HA phylogenetic and antigenic analyses indicated that two antigenically distinct groups of H10 AIVs are circulating in Bangladeshi live poultry markets.
We evaluated the virulence of four representative H10 AIV strains in DBA/2J mice and found that they replicated efficiently in mice without prior adaptation. Moreover, H10N6 and H10N1 AIVs caused high mortality with systemic dissemination.(Continue . . . . )
These results indicate that H10 AIVs pose a potential threat to human health and the mechanisms of their transmissibility should be elucidated.
In the discussion section of the study, the authors (which include both Webby & Webster from St. Jude Children’s Research Hospital) point out the risks of the co-circulation of H9N2 viruses in Bangladesh.
As we've discussed previously (see The Lancet: H9N2’s Role In Evolution Of Novel Avian Influenzas), these ubiquitous (in Asia and increasingly in the Middle East) LPAI viruses have lent their internal genes to some of the most dangerous avian viruses in the wild.
The H9N2 AIV is endemic in Bangladesh21,44,45,46 and has acquired mammalian host–specific mutations in its internal genes, which have been shown to facilitate transmission from avian species to humans44. H9N2 AIVs are significant donors of genetic material to emerging zoonotic viruses such as H5Nx, H7N9, and H10N8 AIVs posing an enormous threat to both human health and poultry industry. The wide circulation of H9N2 AIVs in Bangladeshi LPMs affords H9N2 with more opportunities for reassortment with other AIV subtypes, such as H10 AIVs.While the number of reported H10 infected humans has been small, due to a lack of surveillance and testing, it is likely that those numbers under represent reality.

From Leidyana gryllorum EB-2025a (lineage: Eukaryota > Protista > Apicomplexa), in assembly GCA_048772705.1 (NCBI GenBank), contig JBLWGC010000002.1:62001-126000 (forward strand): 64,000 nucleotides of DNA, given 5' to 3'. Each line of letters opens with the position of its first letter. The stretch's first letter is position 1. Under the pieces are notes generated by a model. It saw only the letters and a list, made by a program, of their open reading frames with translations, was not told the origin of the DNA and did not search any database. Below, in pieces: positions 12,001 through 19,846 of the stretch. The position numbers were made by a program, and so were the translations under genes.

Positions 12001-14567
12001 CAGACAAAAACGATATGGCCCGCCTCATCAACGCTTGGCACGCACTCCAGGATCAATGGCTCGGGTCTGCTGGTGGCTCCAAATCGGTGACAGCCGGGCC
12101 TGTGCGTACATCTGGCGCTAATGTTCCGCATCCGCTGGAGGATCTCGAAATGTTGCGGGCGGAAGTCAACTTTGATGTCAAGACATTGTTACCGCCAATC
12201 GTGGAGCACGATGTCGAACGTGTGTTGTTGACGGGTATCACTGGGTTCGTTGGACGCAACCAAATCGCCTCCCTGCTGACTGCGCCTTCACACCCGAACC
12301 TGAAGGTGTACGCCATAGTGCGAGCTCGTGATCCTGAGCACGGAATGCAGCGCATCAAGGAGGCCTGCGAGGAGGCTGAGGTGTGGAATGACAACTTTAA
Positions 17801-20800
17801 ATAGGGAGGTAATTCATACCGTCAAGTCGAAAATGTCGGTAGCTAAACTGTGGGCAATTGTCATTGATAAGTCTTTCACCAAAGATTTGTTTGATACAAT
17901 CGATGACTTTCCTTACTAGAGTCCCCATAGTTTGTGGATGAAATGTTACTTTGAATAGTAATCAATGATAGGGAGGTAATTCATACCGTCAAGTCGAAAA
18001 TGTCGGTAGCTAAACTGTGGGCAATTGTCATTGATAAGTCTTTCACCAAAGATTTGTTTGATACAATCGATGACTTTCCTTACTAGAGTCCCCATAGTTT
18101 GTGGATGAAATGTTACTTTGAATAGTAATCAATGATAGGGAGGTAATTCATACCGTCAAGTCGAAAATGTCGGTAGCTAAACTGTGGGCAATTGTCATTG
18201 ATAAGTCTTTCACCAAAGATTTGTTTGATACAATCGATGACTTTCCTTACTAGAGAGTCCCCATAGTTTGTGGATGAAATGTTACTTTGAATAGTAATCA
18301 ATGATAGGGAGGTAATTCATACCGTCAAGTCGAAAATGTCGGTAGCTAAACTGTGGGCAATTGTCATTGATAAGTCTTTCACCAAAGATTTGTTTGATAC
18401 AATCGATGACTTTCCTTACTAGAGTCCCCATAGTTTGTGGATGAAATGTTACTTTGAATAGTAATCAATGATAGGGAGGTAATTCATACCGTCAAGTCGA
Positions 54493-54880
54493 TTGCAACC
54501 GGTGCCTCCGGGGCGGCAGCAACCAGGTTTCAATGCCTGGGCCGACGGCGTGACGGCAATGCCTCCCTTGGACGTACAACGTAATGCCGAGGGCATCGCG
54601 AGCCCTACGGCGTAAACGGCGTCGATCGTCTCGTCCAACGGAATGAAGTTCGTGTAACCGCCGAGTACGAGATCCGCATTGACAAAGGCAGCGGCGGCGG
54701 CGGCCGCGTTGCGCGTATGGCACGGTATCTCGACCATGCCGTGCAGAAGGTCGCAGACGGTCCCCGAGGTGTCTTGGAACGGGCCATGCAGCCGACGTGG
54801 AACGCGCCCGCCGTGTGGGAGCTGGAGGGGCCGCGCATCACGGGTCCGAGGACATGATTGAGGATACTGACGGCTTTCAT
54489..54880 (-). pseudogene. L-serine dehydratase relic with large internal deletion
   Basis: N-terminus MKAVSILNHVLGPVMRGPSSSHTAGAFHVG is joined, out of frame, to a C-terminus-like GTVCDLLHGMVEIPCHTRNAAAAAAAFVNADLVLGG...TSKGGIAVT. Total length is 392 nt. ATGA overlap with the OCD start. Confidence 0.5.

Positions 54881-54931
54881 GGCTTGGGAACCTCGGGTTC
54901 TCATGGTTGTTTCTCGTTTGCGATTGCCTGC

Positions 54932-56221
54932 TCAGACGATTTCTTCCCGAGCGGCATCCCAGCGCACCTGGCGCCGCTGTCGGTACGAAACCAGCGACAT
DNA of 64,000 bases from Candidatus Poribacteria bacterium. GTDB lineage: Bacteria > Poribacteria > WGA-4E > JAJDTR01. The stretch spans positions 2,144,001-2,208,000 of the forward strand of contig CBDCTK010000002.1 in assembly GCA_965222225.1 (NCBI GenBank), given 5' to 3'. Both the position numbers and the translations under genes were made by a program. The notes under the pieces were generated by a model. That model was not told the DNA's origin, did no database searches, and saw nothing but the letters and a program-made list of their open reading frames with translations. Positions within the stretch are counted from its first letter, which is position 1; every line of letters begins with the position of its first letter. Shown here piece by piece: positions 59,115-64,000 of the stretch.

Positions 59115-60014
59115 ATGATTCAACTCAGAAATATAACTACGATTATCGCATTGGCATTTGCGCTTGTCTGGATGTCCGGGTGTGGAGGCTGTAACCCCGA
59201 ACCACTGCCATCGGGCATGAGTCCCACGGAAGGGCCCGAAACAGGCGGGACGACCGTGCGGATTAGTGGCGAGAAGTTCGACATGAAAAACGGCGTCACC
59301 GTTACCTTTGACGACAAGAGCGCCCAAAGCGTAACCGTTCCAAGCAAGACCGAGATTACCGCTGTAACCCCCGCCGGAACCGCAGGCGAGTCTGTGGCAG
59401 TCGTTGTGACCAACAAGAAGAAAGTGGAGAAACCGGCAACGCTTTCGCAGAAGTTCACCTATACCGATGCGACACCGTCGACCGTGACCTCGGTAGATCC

In 2014's BMC: H10N8 Antibodies In Animal Workers – Guangdong Province, China, we saw evidence suggesting that people may have been infected with the H10N8 virus in China before the first case was recognized.As the following snippet indicates, a similar serological study published in 2010 showed evidence of H10 infection among American turkey farmers.
Transmission of H10 AIVs to humans has resulted in some fatal cases, and serologic evidence indicates that H10 AIVs were previously transmitted among turkey farmers in the United States47.
This should raise concern about the potential for human-to-human transmission of H10 AIVs. Evaluation of the biologic properties of H10 and other subtypes of AIVs circulating in LPMs is essential for understanding the emergence and evolution of these viruses and to reduce their potential pandemic threat to public health.
While we often hear (for good reason) that the H7N9 virus is the top pandemic contender in the wild, the same was being said about H5N1 until an upstart swine-origin H1N1 virus came out of left field and sparked the 2009 pandemic.
Which is why we need to constantly look beyond the obvious pandemic threats, if we hope to have a head's up over what comes down the pike next.